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Zydeco queen Rosie Ledet's life took a left turn at 16, and she's followed the road ever since



Rosie Ledet & the Zydeco Playboys
9 p.m. Saturday
Oklahoma City Limits
4801 S. Eastern

The "night that will change your life" is a hoary conceit generally reserved for movies and sexual come-ons, but in the case of zydeco performer Rosie Ledet, it's the honest-to-God truth.

Her entire world changed after attending a zydeco " roots music with Creole roots " performance by the legendary Boozoo Chavis. She wouldn't have even gone, had her aunt and uncle not pestered her.

"Growing up, until I was a teenager, I didn't pay (zydeco) too much mind, because I figured if (my parents) liked it, of course, I wouldn't," Ledet said. "I was really surprised, because when we got there, that place was packed. There were kids my age " 16-17, older and younger. I couldn't believe it. I totally fell in love with it."

Not only did she discover her future career, but her future husband, Morris Ledet, sitting in with Chavis' band. He asked Rosie to dance during a break, and would court her for several years before they married. While she cared for their child, Morris worked a day job. But Rosie found her calling in that time alone at home, picking up the unattended accordion and teaching herself how to play.

"I still play just by ear. I listen to something and I pick it up like that," she said with an infectious giggle.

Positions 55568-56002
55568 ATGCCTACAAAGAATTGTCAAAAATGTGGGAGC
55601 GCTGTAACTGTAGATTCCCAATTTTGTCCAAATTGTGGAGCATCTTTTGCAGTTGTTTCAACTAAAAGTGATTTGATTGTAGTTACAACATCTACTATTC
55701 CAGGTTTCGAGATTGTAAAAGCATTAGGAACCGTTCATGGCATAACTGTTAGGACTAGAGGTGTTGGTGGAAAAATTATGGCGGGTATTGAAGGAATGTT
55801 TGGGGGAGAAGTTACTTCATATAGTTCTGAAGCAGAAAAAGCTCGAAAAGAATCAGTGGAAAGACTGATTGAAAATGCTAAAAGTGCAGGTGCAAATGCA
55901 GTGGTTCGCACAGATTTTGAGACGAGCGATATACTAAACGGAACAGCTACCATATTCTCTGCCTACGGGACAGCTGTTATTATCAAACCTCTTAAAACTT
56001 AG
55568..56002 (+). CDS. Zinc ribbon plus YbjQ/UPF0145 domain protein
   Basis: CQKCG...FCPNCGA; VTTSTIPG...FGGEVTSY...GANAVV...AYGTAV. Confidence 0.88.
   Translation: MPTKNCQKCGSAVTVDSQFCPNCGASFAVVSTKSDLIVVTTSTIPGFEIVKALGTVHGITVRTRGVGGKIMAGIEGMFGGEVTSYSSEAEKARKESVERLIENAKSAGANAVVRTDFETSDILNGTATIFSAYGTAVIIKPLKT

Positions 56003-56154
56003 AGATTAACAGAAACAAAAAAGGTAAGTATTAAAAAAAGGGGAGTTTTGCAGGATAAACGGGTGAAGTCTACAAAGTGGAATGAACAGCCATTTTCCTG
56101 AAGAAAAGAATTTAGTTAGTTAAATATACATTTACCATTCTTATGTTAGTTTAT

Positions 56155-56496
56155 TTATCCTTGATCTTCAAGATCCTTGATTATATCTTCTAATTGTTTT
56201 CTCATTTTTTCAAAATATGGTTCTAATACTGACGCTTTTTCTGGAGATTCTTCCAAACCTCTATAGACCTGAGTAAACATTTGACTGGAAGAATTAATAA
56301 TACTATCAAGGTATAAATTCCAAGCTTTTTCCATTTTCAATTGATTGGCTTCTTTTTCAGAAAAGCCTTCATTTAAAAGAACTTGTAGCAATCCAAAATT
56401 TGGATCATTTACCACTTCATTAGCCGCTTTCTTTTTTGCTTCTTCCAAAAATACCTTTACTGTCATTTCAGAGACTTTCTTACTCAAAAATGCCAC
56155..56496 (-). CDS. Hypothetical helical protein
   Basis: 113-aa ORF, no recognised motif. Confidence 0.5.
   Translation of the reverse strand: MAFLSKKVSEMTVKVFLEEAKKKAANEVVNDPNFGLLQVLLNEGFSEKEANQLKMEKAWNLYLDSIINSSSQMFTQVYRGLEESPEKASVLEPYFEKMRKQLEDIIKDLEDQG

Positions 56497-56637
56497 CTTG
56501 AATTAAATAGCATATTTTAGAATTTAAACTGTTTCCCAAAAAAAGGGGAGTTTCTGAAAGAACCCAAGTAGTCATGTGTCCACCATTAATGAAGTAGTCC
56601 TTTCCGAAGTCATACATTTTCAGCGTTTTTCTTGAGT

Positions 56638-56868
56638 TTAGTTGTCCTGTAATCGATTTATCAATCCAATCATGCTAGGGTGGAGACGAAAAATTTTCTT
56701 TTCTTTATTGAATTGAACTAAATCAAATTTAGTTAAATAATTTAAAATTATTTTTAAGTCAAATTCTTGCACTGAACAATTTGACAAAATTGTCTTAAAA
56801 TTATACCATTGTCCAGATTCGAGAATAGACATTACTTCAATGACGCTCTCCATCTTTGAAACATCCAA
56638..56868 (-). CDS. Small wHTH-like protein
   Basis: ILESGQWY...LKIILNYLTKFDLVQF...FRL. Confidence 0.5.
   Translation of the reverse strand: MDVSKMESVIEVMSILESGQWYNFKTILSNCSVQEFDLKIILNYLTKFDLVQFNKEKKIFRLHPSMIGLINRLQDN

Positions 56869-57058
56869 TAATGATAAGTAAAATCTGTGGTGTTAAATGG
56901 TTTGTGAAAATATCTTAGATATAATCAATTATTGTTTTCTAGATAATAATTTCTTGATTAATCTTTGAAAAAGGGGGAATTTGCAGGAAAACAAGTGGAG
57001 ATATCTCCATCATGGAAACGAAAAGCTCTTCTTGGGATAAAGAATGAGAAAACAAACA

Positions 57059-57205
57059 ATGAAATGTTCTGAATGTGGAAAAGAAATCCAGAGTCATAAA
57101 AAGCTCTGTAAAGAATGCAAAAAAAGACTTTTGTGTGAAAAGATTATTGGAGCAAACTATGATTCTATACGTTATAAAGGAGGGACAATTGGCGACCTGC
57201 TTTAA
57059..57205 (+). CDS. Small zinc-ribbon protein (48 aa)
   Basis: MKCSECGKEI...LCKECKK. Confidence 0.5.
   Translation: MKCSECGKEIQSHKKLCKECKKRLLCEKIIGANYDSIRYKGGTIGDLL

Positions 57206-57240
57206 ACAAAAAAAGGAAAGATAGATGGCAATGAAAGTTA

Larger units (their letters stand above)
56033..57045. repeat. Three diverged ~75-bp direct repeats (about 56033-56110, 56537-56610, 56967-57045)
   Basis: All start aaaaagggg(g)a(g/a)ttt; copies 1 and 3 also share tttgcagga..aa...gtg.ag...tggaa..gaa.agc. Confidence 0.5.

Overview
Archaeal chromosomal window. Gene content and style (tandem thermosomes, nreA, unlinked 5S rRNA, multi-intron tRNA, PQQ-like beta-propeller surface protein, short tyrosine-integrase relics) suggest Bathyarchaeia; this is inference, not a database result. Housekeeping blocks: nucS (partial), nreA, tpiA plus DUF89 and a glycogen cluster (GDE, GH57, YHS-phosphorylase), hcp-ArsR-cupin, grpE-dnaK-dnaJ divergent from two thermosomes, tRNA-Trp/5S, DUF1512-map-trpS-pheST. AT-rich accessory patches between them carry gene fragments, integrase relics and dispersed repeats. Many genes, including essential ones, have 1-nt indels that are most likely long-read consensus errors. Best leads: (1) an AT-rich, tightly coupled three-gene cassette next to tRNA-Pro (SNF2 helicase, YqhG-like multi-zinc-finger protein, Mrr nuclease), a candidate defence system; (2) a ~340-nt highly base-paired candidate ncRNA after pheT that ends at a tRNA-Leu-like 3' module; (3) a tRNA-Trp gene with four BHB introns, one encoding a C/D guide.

Mirth and joy are clearly two of Ledet's best friends, and it comes out in her music. The lively beat is accompanied by her sultry croon, an instrument so warm and inviting, one could curl up inside it.

Soon, Morris had moved over to bass, with Rosie usurping his accordionist role. Along with Morris' dad on washboard and nephew on drums, they recorded their debut album, "Sweet Brown Sugar," in 1994. The group has been going strong ever since, releasing eight albums.

Not bad for a painfully shy girl, whose only singing experience had been with her church's junior choir, where Ledet lip-synched so she could go on trips with her mother, who was in the main choir. The first time she really sang was in front of the band, and only because she had no choice.

"To this day, I can play a complete show with my eyes closed. They'll say, 'Rosie what are you doing that every picture I get of you, your eyes are closed?' 'Oh, I'm just feeling the music.' Really, I'm petrified," she said. "But once you get on stage, get the energy from the crowd, and the music's feeling right, you kind of do go somewhere else. You kind of do forget."

A wrench was thrown into the machinery when Morris and Rosie divorced seven years ago, although they remain friends. Suddenly, she found herself doing all the things her ex would do to keep the ship running smoothly. It's part of the reason 2005's "Pick It Up" is her most recent album. She's been too busy touring and handling facets of her personal life, that another disc was put on the back burner.

That will change soon. Ledet has already recorded more than a dozen tracks for her next release. Of course, who releases it is another question. For the first time, she's considering doing so on her own. Regardless, she promises a mix of rambunctious, danceable music; slow "belly-rubbing" songs; and fun, clever lyrics. She's got a knack for the latter, as heard on the 1999 song "You Can Eat My Poussière," employing the French word for "dust" to great effect.

"Some people take it the wrong way; others don't. Eh, you can't please everybody," she said.

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